Harbans Mukhia

More important, they did not look at history as a branch of Islamic theology, unlike their European counterparts. In medieval Europe, histories composed by church fathers, the only literate class, perceived all historical events as manifestations of God’s will. For them the past, present and future — all constituted part of God’s grand design in which nothing happened haphazardly, even as these appeared so to human beings. In medieval India, on the other hand, historical events are treated as individual, independent events and not part of a grand pattern, and historical causation is established in human volition and at best human nature. God is invoked only when the historian is unsure of the veracity of an event, akin to our everyday invocation, “God knows” when we are unsure of something.

We are thus introduced to “strong” or “weak” rulers, “liberal” or “orthodox” rulers and the complete history of their reigns merely unfolds their nature. Best examples: Muhammad bin Tughlaq (“his nature consisting of contradictory qualities”), Akbar (“liberal”), Aurangzeb (“orthodox”). Diversity necessarily inhered in the explanation since no two persons, not even rulers, would possess the same nature.

Colonial invention It was James Mill who metamorphosed the entire, long history of ancient and medieval India, divesting it of all its diversities by making the religious identity of the rulers, instead of their nature, the central category for understanding the past; all diversity of explanation was lost to the uniformity of the religious identity of all the rulers, whether Hindu or Muslim. His History of British Rule , published in 1818, created the tripartite division of India’s past into the Hindu, the Muslim and the British periods. As a Utilitarian and as a colonialist par excellence, he had contempt for religion, for both Hinduism and Islam but more for the former, and emphasised that prior to the British rule, India was mired in religious obscurantism with no worthwhile achievement to its credit; thus the Indians ought to be thankful to the colonialists for setting them on the path of progress.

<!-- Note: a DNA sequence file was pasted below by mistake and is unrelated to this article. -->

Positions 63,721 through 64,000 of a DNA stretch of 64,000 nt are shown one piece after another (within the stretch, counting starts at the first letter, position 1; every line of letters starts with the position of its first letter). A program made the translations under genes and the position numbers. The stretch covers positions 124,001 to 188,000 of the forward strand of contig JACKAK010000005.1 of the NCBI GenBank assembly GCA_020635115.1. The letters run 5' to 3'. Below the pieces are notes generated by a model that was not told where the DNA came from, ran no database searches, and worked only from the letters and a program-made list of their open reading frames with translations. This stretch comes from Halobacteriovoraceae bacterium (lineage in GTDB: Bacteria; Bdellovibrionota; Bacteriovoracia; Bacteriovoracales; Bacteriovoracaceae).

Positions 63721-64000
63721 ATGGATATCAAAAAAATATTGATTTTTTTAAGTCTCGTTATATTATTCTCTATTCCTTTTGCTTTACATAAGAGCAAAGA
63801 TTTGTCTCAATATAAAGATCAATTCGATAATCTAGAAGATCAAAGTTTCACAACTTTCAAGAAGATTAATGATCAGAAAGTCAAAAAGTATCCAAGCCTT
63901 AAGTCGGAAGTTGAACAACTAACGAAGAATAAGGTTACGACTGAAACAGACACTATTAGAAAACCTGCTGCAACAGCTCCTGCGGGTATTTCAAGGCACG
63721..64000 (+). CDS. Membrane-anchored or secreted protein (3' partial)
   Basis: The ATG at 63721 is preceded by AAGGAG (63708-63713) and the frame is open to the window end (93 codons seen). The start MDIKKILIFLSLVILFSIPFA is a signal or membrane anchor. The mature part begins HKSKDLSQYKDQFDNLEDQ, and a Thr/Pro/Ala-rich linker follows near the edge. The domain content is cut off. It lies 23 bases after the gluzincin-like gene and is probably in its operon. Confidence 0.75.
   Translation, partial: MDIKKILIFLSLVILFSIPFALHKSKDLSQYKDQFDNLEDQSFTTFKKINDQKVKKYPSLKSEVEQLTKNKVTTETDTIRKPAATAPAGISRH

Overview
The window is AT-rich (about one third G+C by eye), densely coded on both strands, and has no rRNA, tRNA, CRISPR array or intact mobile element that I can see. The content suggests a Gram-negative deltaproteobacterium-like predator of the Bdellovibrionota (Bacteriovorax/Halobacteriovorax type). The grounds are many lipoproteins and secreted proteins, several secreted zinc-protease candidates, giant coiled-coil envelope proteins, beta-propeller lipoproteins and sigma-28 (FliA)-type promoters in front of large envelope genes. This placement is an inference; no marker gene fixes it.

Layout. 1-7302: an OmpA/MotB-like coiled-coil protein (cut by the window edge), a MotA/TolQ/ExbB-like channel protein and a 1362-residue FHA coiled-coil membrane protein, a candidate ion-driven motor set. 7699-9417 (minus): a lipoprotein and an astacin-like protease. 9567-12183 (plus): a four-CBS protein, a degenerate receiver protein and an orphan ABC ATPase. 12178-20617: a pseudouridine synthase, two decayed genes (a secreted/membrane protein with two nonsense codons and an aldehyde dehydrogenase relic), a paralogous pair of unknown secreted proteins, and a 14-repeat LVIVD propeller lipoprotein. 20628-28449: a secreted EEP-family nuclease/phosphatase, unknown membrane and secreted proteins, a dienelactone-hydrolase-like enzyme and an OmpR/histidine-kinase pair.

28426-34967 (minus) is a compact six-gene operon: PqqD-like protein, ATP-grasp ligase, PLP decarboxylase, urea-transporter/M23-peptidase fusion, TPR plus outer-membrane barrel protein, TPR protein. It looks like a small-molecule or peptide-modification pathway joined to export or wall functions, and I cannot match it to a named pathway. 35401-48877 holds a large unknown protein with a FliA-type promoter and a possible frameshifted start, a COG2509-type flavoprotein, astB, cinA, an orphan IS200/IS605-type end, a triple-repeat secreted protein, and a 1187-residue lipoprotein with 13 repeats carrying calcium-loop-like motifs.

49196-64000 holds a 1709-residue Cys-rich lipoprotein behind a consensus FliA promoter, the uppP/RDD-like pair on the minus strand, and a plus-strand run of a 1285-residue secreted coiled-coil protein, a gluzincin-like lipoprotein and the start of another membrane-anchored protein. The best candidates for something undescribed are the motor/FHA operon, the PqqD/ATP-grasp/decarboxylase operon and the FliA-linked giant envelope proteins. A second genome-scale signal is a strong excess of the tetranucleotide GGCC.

Though the religious categories created by colonialism have been abandoned even by the British scholars, the present regime, guided and controlled by the RSS, is sticking to them with unprecedented fervour

History of India as told by its own Historians